World Pakistan imposes Eid lockdown as COVID cases soar
Pakistan tightens borders as Covid-19 cases soar
Pakistan has closed land crossings with Iran and Afghanistan for travellers and slashed international flights as the government warned of a "critical" few weeks ahead in the battle against Covid-19. Flights and land crossings with neighbouring India -- reeling from a devastating outbreak with hundreds of thousands of new cases a day -- were closed before the pandemic because of political tensions. Video: India's virus crisis escalates (AFP) Your browser does not support this video Impoverished Pakistan is struggling to contain a third wave of infections, with more than 800,000 cases and 18,000 deaths declared.
Pakistan on Saturday began a nine-day shutdown affecting travel and tourist hotspots in a bid to prevent a surge in COVID-19 cases during the Muslim holiday of Eid al-Fitr.
Already battling a third wave of infections and increasingly nervous about the crisis across the border in India, the government has imposed the most severe restrictions since a one-month lockdown in April last year.
Mosques full despite Pakistan's Covid third wave
Schools and restaurants have closed, shops pull down their shutters early every evening, and the military has been mobilised to combat the spread of coronavirus -- but night after night the faithful flock to mosques across Pakistan for prayers. Anxious over the virus's deadly rampage through neighbouring India, officials have steadily tightened restrictions and banned travel during the upcoming Eid holiday, which marks the end of the holy month of Ramadan -- but they have turned a blind eye to religious gatherings © Aamir QURESHI Covid wards in several cities have been full or close to capacity for weeks as a more contagious variant of the virus has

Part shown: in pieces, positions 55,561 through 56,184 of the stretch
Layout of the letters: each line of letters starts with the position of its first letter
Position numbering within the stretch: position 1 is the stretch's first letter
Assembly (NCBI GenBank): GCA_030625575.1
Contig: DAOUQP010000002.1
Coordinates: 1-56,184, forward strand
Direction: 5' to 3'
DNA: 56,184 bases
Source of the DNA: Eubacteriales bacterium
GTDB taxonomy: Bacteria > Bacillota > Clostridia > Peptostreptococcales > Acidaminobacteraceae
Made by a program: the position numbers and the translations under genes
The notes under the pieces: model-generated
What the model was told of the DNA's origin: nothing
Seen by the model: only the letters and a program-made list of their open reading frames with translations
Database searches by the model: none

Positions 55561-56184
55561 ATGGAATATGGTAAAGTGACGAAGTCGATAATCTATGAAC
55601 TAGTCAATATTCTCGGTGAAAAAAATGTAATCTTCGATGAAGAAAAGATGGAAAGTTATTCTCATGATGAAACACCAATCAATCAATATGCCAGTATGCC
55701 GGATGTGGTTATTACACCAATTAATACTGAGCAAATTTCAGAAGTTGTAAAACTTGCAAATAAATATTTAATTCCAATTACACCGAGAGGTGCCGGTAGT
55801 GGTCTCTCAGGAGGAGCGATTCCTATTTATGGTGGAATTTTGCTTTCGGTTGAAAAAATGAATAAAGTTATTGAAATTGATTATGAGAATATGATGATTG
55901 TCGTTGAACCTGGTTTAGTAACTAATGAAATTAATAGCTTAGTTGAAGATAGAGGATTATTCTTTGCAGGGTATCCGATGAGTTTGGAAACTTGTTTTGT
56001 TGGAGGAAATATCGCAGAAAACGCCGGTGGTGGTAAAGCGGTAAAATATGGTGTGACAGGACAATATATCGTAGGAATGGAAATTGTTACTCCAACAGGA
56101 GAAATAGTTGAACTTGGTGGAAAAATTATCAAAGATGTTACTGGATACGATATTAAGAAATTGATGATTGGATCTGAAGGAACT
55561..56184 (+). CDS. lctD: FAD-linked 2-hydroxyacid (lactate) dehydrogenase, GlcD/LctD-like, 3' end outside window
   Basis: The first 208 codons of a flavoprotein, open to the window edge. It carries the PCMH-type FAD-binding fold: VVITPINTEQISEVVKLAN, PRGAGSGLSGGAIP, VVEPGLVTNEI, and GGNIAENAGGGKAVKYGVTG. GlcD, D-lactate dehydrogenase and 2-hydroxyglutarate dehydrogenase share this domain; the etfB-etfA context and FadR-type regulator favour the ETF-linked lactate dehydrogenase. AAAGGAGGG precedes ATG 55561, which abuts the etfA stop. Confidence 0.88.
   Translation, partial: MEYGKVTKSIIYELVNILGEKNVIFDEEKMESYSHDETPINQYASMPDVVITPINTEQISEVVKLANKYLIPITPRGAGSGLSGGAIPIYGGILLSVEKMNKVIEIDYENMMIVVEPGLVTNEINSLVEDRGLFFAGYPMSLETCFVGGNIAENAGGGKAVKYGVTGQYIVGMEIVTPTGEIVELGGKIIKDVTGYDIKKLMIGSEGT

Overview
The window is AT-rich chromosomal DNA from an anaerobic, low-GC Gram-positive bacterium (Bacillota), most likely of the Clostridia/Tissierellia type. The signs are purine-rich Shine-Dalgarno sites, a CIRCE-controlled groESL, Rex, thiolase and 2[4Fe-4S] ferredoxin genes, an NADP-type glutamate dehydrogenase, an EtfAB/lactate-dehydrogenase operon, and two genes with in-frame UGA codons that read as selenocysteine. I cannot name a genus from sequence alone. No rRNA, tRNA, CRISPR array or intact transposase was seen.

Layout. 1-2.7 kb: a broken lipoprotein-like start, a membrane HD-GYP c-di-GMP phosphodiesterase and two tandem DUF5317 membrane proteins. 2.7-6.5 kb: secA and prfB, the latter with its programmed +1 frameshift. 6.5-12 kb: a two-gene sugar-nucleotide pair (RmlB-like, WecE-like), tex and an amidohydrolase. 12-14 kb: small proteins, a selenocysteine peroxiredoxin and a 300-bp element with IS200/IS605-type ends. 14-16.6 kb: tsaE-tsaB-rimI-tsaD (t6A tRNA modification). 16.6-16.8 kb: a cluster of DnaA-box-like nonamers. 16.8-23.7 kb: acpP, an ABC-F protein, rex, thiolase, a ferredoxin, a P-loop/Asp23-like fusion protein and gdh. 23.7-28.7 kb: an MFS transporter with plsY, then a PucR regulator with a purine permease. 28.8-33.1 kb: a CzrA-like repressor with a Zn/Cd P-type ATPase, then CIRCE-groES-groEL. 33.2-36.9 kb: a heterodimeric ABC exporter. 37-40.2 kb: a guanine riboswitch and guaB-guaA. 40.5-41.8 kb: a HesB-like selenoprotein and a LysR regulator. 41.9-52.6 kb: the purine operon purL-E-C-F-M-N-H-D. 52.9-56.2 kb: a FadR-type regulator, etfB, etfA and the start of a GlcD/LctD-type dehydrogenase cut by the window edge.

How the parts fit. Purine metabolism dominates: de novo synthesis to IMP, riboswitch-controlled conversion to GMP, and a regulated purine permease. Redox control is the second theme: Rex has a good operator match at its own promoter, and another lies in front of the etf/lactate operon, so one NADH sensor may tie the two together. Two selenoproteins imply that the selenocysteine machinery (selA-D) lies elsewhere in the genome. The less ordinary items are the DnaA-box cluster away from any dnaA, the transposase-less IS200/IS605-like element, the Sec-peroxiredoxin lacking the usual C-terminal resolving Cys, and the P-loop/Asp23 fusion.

“From today all businesses across the country will be closed. People will not be allowed to go into the markets to do their shopping for Eid,” Al Jazeera’s Kamal Hyder reported from the capital, Islamabad.
Hyder said the Pakistani government feared that it will not be able to cope due to a possible lack of ventilators and oxygen if the “situation sees the likes of which India is confronting”.
Asad Umar, the planning minister who is responsible for leading Pakistan’s pandemic response, said Pakistan was facing a “dangerous situation”.
“These measures have been necessitated by the extremely dangerous situation which has been created in the region with the spread of virulent mutations of the virus,” Umar said on Twitter, adding the country needed to “unite”.
Pakistan imposes Eid holiday shutdown as virus cases soar
Pakistan on Saturday began a nine-day shutdown affecting travel and tourist hotspots in a bid to prevent a surge in Covid-19 cases during the Muslim holiday of Eid al-Fitr. Already battling a third wave of infections and increasingly nervous about the crisis across the border in India, the government has imposed the most severe restrictions since a one-month lockdown in April last year. "These measures have been necessitated by the extremely dangerous situation which has been created in the region with the spread of virulent mutations of the virus," tweeted planning minister Asad Umar, who has been leading the government response to the outbreak.